Elsewhere Gutch, via Wood Rees, states that Wales was in possession of a copy of Agrippa’s Occult Philosophy from “which he seems to have copied many other cures.” This would certainly suggest that Wales was a competent reader and able to comprehend complex texts. It’s interesting to note that Agrippa’s book was sold from a location close to St. Paul’s Cathedral London. This is significant as the only printed edition of John Dee’s Enochian experiments The True and Faithful Relation of what passed between Dr John Dee and some Spirits was sold from a Doorway at the very same St. Paul’s Cathedral. Also Agrippa’s book first appeared in English in 1651 just two years after ‘True and Faithful Relation’ was published in 1649. As George wasn’t to be born for another 140 years it’s not possible that he’d purchased the books but it is certainly possible that an ancestor did and that both books were passed down the George. Although George himself was from Barmby we’ve no idea where is family may have originated from.

I do go into a lot more detail with regards to the possible origins of what I’ve dubbed ‘The Coronzom Exorcism’ in an article for issue volume 3 of the WYRD Journal from Three Hands Press.

RF. The old rite of ‘The Passing on of Power’ appears in your book. How many examples of this ritual have you found?

ADM: Actually very few. The books I consulted offered no real suggestion as to how any of this knowledge was passed on, indeed I don’t think the compilers of the Folklore Society books saw these spells and charms as anything more than curios and nonsense, and not all that interested in the question of transmission of knowledge.  The closest I found was the passing on of the previously mentioned ‘Horseman’s word’, which was certainly seen as something demonic to outsiders at least. It was more of a mockery of sacred Christian rites than it was anything truly ‘diabolical’ and seemed more like a form of ‘low brow’ freemasonry. It is clear though that while the ritual itself seems less than fully serious, those who partake of the oath take it very seriously.

DAS. It’s clear from the original spells you have collected in Wicked that they were dead serious about their intents as well as the necessity for strict adherence to procedural integrity. What does this suggest about the motives for preservation and transmission of such magical procedures, and how is this motivation different today?

ADM: Firstly, I would say that it was their unquestioning belief that the magic contained in these spells is actually effective, and that they know that ‘courting’ with such powers could put their mortal souls in jeopardy, so they knew that they had to performed in the correct manner, or fear the consequences. That is a rather long-winded way of saying they feared getting it wrong because they believed it worked. It is also clear that they valued these spells and incantations highly and believed that they contain genuine supernatural power. These spells and charms where not to fool people or the trick them, there is an undoubted belief the effect was real.

I think in these days we are more likely to question and explore such operations to discern how they may actually work. In more modern times we are respectful, both of the traditions and the methodology, however we’re not so wedded to the notion of following everything ‘step by step’ therefore new approaches are developed and new ideas explored. While we might be more inquisitive as to the nature of the operations, our processors would probably say “It works, why mess with what works?”   

RF. Many farmers and rural folk utilized celestial cycles such as moon phases in their planting and spell-craft. How common are such practices in the folklore you have studied?

ADM: There are examples recorded in the more modern writings of George Ewart Evans in his various books on rural history and customs, but very little in the books I looked at. There were a number of instances where the folklorists described what particular moon phases meant, such as a crescent moon with ‘horns up’ indicated fine weather. Also how ‘Women go out of doors and turn their aprons before the new moon. They then wish something without telling their wish to anybody.’ Or The first new moon of the year must not on any account be looked at ‘through glass’ – something that would be pretty much impossible today. There are also examples of strange occurrences which only happened under the light of the moon. Examples included sights of ghost and fairies. Indeed, there seems to be a strong link between a full moon and fairy sightings as descriptions of such sightings could be found in a number of books. There are examples of spells that took into account the moon but none of them of them featured in The Wicked Shall Decay as they were for benign problems like curing warts and the ever present and entirely uninteresting question of who one is going to marry! Indeed, one could easily compile an entire book on spells to see one’s true love or whom to marry. etc.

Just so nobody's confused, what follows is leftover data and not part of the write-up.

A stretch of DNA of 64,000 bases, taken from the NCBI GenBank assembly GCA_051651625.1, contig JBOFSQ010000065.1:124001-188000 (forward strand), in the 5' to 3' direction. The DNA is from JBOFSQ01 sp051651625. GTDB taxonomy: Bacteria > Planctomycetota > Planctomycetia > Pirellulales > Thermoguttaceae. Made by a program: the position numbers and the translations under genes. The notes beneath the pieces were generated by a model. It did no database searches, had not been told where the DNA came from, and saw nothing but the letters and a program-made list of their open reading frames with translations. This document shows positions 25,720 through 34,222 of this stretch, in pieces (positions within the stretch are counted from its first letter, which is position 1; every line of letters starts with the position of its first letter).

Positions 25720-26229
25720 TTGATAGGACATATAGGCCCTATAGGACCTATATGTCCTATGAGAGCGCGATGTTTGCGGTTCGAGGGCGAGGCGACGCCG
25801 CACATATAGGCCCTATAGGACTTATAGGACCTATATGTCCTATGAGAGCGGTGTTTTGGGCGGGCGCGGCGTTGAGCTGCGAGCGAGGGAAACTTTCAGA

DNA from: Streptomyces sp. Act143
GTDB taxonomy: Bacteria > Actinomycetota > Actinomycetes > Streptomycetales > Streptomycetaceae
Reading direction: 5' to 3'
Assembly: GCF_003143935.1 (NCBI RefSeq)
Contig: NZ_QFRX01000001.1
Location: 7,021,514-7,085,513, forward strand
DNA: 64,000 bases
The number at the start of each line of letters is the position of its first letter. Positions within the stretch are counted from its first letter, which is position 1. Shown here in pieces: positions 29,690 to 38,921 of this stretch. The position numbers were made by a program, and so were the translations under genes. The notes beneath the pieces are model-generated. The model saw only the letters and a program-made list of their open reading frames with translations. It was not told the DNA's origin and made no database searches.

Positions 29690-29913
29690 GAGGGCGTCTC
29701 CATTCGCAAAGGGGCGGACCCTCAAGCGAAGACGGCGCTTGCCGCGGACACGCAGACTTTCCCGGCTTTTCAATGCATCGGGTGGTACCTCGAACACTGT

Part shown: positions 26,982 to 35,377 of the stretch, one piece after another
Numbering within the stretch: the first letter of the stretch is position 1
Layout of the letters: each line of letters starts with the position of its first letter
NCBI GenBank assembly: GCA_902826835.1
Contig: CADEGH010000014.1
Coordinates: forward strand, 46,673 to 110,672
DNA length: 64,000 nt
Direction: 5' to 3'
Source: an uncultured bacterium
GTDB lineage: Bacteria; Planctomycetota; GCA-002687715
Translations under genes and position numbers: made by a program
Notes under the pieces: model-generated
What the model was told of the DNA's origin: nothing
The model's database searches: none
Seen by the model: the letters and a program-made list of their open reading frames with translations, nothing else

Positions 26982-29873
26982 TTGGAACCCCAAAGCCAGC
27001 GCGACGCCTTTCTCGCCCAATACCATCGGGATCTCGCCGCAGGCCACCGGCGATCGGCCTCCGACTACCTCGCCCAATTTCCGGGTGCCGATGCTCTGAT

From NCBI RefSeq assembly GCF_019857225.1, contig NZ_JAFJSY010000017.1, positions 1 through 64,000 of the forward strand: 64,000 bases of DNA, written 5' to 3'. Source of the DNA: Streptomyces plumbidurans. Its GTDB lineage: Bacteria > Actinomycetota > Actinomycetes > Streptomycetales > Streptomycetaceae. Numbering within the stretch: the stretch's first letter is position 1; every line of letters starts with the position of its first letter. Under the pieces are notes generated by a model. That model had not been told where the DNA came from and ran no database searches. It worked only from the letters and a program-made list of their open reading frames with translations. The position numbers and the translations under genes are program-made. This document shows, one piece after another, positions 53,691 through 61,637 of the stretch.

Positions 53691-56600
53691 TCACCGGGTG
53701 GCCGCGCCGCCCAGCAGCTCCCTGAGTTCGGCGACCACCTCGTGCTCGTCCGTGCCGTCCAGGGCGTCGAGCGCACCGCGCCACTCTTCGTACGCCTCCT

DAS. In your present collection of spells one notes the presence of herbs, often as adjuncts to the operation, but sometimes occupying a central magical role. Considering the time period you studied, what were the most important plants in use by the British folk magic practitioner?

ADM: There is no doubt about the importance of ‘plant power’ in many of the spells and incantations and not just herbs, an obvious adjunct to many of the charms listed. Indeed, trees are also present such as Hazel and Hawthorn. Of the easily recognisable herbs, commonly seen in magic, we find Vervain and Heather. And some now fully recognised and having medicinal qualities are also included. In particular St. John’s Wort, now known to help with depression and sleep problems. In one instance it plays a part in driving away evil spirits, although in this particular spell suggests you hang it in a jar at the window. St. John’s Wort can apparently “drive away all mental afflictions” if placed in a Silken bag and warn around the next. No suggestion is made for ingesting it, which is how it would actually work, but it still shows that these rural practitioners recognised that it had important and effective qualities.

RF. Were you able to locate any handwritten books of spells and receipts during the research process for The Wicked Shall Decay? If so, what kinds of material comprised them?

ADM: To use an old English phrase ‘I would have given my eye teeth’ to have direct access to a hand-written spell book that came directly from the time frame I was working with (pre-1930) but unfortunately not. I have certainly seen more modern versions from people I know, however they are their own collections drawn from various sources, including older documents, but nothing genuinely historic. It is, of course, possible that one or two people could ‘construct’ their own handwritten spellbooks that would have historic validity by copying out the spells in my book The Wicked Shall Decay. At least they’d know that the spells were real!